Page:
Stefanie Abel Horowitz’s second short film is a quiet and internal story about a woman whose fantasies about dying are interrupted by an office romance.
Close-up Culture’s James Prestridge caught up with Stefanie following sometimes, i think about dying’s premiere at Sundance Film Festival.
Q: sometimes, i think about dying’ is based on Kevin Armento’s play ‘killers’. What are your memories of directing the play in 2013 and why did you decide to revisit it as a short film?
A: It was such a lovely process. It was the first time Kevin and I had worked together, and actually very early in what has now become a very long friendship.
The play actually came to me as something closer to prose – lines without character names. So, we actually had to do a few workshops just to figure how many actors we were going to use!
And then in the staging of it, we wanted to create an intimate experience. I often looked for ways to focus the audience’s attention on very small things – someone’s hand moving, someone’s eye looking left. It was a lot like trying to create close-ups for the stage.
So when I moved to LA and Katy and I started talking about working on something together, it felt really exciting to both of us to revisit killers in movie form.
Q: How does the short film differ from the play?
A: The biggest difference in the play is that Robert had an entire backstory. The play was actually two parallel stories – Fran’s present story and Robert’s childhood story. We ended up cutting his childhood out to focus fully on Fran and her journey (who didn’t even have a name in the play!).
Q: I think this is a film about connection and internalised angst that many people in the modern world will relate to in some way. What is your understanding of Fran and the way she is trying to navigate the world?
A: I think of Fran as someone who is very afraid to live. And in place of getting involved in the messiness of life, she’s instead created a fantasy world for herself that feels much safer.
Even though those fantasies are about dying, I don’t think of her as someone who wants to actually die so much as someone who wants to know what it feels like to be and feel nothing. She’s very self-protective. And I think we all find ways to self-protect and avoid connection. Especially when deep, vulnerable connection is on the table.
Q: The film is a quiet, intimate and internal experience. Can you talk about creating this atmosphere (through colour and voiceover etc.)?
A: Those qualities are central to the film because they are central to Fran. Everyone on the team was working towards sort of getting inside Fran’s head. And therefore, we all had to find ways to use the subtlest versions of our crafts. Which includes the way Matt shot it, the way Arianna colored it, the way Stephanie edited it, the way Katy performed it – everything had to fall in line with a character who lives deeply inside of herself and nowhere else.
Q: Was this atmosphere reflected on set? How was the shoot?
A: Well, the team was a lot of new and old friends. Jim Sarbh, who plays Robert in the film, is a friend of mine from college. He lives in India now so, when he said yes to coming across the pond to make this movie with us, it inspired a lot of my other college friends to join the team. All said and done, seven of us working on the film studied theatre together over a decade ago at Emory University. So, it was kind of like a college reunion in that sense. And I think making work with people you love always creates a kind of intimate experience on set.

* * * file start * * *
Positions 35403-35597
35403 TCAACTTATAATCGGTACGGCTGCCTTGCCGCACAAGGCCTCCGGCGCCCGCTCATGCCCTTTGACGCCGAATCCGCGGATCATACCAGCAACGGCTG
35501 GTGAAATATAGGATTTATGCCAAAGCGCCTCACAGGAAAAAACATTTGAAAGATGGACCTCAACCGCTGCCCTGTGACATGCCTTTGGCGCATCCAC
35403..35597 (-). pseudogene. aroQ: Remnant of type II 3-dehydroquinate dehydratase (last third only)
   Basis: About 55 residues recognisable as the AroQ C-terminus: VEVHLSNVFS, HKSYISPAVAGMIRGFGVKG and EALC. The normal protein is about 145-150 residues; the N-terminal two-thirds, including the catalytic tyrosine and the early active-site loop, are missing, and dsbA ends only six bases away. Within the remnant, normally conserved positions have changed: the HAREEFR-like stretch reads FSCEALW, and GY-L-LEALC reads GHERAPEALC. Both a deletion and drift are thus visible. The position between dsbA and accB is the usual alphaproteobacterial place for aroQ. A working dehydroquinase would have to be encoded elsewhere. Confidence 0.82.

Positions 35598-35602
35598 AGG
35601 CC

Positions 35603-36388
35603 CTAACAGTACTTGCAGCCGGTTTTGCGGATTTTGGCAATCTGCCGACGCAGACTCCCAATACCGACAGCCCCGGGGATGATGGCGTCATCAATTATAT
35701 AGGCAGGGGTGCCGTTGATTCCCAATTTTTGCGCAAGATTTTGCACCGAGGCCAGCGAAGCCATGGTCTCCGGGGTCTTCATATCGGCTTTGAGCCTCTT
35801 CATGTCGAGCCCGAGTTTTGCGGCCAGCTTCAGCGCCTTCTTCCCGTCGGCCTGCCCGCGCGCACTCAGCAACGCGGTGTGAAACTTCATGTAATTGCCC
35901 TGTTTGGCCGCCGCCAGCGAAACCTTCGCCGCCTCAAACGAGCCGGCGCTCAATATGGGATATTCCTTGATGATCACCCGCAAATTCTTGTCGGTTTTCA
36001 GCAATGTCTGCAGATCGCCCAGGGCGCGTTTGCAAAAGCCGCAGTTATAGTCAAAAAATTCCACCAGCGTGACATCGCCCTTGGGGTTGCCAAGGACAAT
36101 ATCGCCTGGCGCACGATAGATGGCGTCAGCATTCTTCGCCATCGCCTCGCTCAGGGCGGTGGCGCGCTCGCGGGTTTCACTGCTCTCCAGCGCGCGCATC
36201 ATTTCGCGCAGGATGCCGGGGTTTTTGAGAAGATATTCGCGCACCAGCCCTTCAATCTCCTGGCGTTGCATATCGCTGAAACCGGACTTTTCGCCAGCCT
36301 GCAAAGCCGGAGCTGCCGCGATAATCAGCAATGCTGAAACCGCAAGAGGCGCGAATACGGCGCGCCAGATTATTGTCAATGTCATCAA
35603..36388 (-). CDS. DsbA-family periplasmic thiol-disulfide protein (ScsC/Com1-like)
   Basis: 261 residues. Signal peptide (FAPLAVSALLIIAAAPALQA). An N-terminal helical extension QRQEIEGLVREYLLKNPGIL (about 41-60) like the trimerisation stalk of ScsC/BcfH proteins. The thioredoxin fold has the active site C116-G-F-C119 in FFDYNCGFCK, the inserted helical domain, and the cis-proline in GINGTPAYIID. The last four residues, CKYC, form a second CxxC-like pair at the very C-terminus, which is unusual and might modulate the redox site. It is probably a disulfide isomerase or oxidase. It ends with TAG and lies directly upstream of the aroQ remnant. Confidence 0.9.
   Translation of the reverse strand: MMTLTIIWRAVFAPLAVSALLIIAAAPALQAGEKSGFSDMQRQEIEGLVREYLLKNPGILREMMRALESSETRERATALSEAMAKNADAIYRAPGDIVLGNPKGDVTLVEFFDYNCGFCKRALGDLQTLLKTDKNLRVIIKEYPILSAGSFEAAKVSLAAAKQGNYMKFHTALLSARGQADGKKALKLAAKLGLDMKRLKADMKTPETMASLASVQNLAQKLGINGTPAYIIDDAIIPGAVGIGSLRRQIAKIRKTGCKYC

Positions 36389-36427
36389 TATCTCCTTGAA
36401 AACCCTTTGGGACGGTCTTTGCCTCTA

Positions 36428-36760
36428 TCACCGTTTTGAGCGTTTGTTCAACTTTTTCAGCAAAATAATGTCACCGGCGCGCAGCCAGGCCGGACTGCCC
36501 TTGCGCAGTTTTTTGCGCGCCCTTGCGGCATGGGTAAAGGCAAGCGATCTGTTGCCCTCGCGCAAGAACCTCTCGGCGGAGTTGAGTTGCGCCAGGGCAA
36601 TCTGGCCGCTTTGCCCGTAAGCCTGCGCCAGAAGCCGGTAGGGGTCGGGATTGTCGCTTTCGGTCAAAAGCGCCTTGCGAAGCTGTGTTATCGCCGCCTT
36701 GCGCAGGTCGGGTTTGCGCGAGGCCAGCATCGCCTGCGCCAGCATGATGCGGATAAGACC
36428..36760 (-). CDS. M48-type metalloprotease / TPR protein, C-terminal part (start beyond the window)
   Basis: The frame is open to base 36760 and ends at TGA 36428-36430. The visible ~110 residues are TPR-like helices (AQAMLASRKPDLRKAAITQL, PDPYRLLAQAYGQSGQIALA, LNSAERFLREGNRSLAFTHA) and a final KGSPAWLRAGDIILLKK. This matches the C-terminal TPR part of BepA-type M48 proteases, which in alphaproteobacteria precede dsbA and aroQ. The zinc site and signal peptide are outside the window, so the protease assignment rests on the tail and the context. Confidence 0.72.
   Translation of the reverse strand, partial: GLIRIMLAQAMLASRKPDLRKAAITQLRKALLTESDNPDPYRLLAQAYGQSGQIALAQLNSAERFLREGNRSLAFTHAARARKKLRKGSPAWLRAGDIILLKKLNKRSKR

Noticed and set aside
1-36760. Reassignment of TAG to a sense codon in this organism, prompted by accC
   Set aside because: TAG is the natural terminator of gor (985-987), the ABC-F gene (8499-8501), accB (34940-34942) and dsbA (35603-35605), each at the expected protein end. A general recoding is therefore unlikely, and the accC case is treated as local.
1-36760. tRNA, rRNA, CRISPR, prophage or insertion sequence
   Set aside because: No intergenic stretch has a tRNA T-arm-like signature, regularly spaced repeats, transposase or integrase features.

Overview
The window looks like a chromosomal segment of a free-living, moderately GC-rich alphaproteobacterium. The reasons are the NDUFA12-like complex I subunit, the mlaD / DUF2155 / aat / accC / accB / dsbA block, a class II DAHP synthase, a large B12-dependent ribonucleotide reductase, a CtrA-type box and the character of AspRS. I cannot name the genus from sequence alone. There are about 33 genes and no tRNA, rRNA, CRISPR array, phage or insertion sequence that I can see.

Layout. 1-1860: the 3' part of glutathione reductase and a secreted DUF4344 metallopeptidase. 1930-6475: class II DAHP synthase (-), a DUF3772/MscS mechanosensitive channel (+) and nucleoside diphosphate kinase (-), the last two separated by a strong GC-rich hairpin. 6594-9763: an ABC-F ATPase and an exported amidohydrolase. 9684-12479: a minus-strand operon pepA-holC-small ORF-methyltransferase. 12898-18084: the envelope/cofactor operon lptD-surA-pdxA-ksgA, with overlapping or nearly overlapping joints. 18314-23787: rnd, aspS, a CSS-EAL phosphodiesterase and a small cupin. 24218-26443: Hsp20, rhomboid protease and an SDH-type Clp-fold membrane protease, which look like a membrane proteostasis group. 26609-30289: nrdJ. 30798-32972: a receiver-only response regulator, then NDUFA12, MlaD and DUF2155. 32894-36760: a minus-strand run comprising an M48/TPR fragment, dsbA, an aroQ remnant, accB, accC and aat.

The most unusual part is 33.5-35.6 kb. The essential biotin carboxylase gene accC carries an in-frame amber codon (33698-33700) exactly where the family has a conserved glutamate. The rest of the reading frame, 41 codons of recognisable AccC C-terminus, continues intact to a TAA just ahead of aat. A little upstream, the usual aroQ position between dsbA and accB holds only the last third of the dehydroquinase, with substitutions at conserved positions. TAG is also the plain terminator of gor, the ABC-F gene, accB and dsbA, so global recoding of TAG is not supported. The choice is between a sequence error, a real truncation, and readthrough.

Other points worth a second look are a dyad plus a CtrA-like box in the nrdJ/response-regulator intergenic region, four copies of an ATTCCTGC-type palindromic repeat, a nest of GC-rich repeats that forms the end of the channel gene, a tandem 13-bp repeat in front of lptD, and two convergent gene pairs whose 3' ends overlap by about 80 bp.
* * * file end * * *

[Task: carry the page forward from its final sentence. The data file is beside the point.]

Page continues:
That intimacy extends to everyone working with us. It spreads throughout the team and helps create comfort and trust that in turn creates a safe space for ideas to be shared and vulnerability to be offered. I don’t think that’s a necessary part of making good art, but I do think it helps.
Q: Katy Wright-Mead is tremendous in the lead role. Can you talk about working with Katy and how she tapped into this character?
A: Katy’s incredible! Both as a human and as an actor. She acted in it, but we also adapted the material together and co-produced it. So, she’s really my other half on this project. As far as our actor/director relationship, we had worked together on this material already, so by the time we got to set we knew the character of Fran really well.
And truly, somehow Katy had always known this character, I can still remember when she auditioned in 2013 and Kevin (the playwright) and I were both blown away. She brought so much intelligence and humor to a role that could possibly be played too dark, or too depressed. I also know that this role was very personal to Katy and I’m sure she used a lot of her history to create Fran.
Q: Can you tell us more about your background and the factors that have shaped you as a filmmaker?
A: My background is almost entirely in theatre. I worked in the theatre for almost a decade working as a freelance director and running a theatre company. I learned everything I know about directing from that time in my life and I really believe that so much of it translates to film.
Of course directing actors was a big part of that work, but also learning how to work with and lead a team, learning how to trust myself and my instincts, and learning that if you know what’s at the core of your story everything else should fall in place around that.
Q: ‘sometimes, i think about dying’ premiered at Sundance Film Festival. How was that experience?
A: It was amazing! It’s such a surreal experience to be sitting in a theatre at Sundance watching something you made premiere on the big screen. Highly recommend. Would do again!
Q: What are your hopes for the future?
A: I want to make more movies! Right now I’m developing a couple of series and a few films, including the feature version of sometimes, I think about dying.